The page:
Today I had to withdraw a cherry drying contract from a pilot who wanted to fly for me because he insisted on being allowed to have a “pilot friend” fly with him during cherry drying missions.
Because more than half of the cherry drying crashes in this area have occurred with two people in the cockpit, this is something I simply don’t allow — and I specifically forbid it in the contact terms.
Why Just One Pilot?
I blogged about this back in June 2012. There had been a crash with a fatality just a few days before. Two pilots had been on board, although the dual controls were reportedly not installed. The aircraft hit wires and crashed into the trees. The passenger was killed; the pilot sustained serious injuries. In my blog post, I raised the question of cockpit distractions.
The previous July (2011), there had been three crashes during cherry drying work. Of the three, two of them occurred with two people on board.
Coincidence? I don’t think so.
Although performance might not be an issue in an R44 — which the guys who work for me fly — in these flying conditions, distractions can be. Cherry drying is done in an obstacle rich environment just a few feet over the tops of trees.
So many pilots whine about the danger of flying in “the deadman’s curve.” That’s not my concern when I’m hovering with my skids brushing the treetops. My concern is wires and wind machines and bird houses on poles and tall trees bordering the orchard. I’ve struck a pine tree branch with my main rotor blade and trimmed a treetop with my tail rotor. That’s how close I can get — which is obviously too close — to obstacles that could easy damage my aircraft enough to bring it down into the trees.
Now imagine having a chatty friend on board. Or the dual controls installed and someone “following along” with you on an instructional flight. Is this a good idea when you need to keep focused?
I don’t think so. I think it’s dangerous and I won’t allow it.
The argument I hear most often about why two pilots should be allowed to fly cherry drying missions is training. How can a new pilot learn the ropes unless he experiences the flight?
Easy: teach him on a nice clear day, when weather is not an issue and there isn’t an orchard owner on the ground freaking out because he’s worried about losing his cherry crop. A day when there’s no stress and no demands to get the job done quickly and move on to the next orchard. A day when rain isn’t making the cockpit bubble nearly impossible to see through and you have to worry about the flight path of the other helicopter on the next orchard block.
Start with an overview at an obstruction-free orchard and show how you scout for obstacles in a new orchard and determine where to start work. Descend slowly and start your instructional passes high, showing the student how the downwash affects the trees. Work your way down to the point where the future cherry drying pilot should be flying.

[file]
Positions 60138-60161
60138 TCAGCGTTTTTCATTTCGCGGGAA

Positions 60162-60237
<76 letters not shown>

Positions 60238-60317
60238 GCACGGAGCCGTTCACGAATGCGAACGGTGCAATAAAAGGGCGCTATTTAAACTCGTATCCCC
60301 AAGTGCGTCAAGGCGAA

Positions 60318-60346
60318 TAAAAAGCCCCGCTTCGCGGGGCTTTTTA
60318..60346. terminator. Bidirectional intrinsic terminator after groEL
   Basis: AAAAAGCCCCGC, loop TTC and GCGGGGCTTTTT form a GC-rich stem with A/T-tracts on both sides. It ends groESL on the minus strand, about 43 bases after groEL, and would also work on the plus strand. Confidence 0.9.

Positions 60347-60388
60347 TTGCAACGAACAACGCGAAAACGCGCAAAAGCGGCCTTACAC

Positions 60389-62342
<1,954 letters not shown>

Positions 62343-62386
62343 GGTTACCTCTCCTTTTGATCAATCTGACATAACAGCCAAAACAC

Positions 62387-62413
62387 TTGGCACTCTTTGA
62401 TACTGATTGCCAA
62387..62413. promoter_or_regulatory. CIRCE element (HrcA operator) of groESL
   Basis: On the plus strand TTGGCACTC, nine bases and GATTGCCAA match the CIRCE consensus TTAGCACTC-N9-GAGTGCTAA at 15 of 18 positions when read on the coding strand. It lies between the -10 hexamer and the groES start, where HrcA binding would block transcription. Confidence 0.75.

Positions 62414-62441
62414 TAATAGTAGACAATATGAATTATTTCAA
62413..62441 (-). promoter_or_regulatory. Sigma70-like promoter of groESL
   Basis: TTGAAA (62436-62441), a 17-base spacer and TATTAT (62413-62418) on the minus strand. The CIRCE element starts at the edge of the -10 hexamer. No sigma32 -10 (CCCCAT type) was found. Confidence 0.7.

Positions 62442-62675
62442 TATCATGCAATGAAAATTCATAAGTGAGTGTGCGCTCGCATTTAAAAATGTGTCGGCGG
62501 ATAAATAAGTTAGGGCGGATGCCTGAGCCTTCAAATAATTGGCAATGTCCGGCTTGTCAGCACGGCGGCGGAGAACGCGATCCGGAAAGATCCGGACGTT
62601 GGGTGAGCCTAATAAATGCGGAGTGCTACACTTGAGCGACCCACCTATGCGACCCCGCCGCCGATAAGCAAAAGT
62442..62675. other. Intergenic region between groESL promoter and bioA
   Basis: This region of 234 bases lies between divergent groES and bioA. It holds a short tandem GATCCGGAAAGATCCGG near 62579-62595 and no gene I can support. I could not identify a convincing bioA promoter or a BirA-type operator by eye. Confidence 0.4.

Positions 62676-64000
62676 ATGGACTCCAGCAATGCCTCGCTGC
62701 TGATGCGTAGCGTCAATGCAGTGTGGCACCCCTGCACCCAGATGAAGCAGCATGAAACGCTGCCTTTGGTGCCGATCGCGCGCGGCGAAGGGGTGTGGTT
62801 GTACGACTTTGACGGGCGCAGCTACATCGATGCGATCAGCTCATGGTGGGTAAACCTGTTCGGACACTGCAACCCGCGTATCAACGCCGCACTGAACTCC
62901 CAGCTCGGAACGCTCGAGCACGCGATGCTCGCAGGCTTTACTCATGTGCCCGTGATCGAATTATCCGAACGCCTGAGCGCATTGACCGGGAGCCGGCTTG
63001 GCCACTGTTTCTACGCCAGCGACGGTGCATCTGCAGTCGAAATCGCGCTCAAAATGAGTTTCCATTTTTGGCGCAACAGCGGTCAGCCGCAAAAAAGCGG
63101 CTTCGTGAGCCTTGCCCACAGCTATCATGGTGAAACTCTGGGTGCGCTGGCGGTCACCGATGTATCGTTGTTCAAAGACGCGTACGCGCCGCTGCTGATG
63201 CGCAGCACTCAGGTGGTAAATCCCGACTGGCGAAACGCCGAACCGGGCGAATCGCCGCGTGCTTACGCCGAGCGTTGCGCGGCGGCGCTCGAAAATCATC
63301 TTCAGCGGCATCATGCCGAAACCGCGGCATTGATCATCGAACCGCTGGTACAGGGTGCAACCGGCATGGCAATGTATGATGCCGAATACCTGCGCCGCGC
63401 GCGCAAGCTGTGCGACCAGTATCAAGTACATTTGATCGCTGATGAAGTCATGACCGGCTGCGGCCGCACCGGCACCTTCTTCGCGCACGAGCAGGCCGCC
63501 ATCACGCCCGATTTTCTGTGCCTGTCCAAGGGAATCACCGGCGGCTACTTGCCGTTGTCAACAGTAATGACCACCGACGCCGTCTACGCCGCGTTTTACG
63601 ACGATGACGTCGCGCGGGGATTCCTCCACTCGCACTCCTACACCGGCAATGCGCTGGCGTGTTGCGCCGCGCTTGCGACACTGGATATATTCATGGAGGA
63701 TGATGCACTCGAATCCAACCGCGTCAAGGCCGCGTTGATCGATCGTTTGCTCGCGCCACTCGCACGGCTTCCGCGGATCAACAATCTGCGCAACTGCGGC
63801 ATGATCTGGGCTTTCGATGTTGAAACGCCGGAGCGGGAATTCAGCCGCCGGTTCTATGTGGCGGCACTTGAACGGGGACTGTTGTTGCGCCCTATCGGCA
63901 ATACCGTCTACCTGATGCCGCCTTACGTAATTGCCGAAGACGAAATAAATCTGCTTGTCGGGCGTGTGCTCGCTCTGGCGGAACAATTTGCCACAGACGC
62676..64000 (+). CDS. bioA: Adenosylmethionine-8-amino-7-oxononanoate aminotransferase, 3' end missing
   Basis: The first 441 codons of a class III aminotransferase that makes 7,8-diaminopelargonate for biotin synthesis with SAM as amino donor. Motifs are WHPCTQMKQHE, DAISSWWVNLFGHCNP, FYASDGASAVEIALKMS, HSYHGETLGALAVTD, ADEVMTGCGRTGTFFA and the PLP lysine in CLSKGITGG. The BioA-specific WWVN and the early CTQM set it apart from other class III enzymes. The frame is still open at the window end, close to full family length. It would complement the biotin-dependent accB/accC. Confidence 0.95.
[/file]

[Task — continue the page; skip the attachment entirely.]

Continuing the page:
Of course, you’re doing all this after some ground training where you’ve already sketched out how the job is done and discussed all aspects of the work.
This is how I learned to dry cherries. I spent 2 hours talking about the work with an experienced cherry drying pilot and some notepaper that we sketched all over. Then we flew for about an hour over some uniformly tall trees and practiced various maneuvers.
And this is how I teach new pilots to dry cherries. In a controlled, stress-free environment.
So the argument that having a pilot on board during an actual cherry drying mission is the only way to teach him simply doesn’t fly with me. (Okay, pun intended.)
Is This a Contract Killer?
Is the one person vs. two people on board argument worth preventing a contract agreement? Apparently, the pilot I withdrew the contract from and I think it is.
In his words, “If this is not possible I don’t see this working for my business.” That makes me wonder about his “pilot friend.”
It seems to me that a friend should understand that when you have work to do, he needs to stand aside and let you do it. I have friends who fly fire contracts and power line contracts and heavy lift contracts and spray contracts. I am one of their “pilot friends.” I’d love to experience one of these flights first hand. But I know that (1) their employers most likely prohibit fly-alongs for pretty much the same reason I do and (2) my presence could jeopardize our safety or their job. So I don’t even ask and they don’t offer.
The claim that having only one person on board won’t work for his business makes me wonder whether there’s some financial gain to be had from having that second pilot on board. Would that other pilot be paying for that flight time, perhaps as a student? In that case, it’s “double-dipping,” pure and simple — being paid by two separate parties for work on one mission. And frankly, there’s a bit too much of that in this industry for my taste.
I pay a generous per-hour flight rate for cherry drying work. The rate is considerably higher than any charter or utility rate a pilot could charge for flying the same helicopter. I pay that because the work is risky and because that’s what the market will bear. Isn’t this enough to head off any need for double-dipping?
As for me, I want my pilots safe and their flights accident-free. I can’t serve my clients when one of my pilots crashes in an orchard and his helicopter is put out of commission. It’s my goal to minimize the risk — that’s why I require pilots with at least 500 hours of flight time and at least 100 hours in the helicopter they’re flying. That’s why I don’t allow two people in the cockpit when flying in an obstacle-rich environment.
It’s not all about money and milking the system to maximize revenue. It’s about the safe and reliable performance of a mission to best serve clients — and live to fly another day.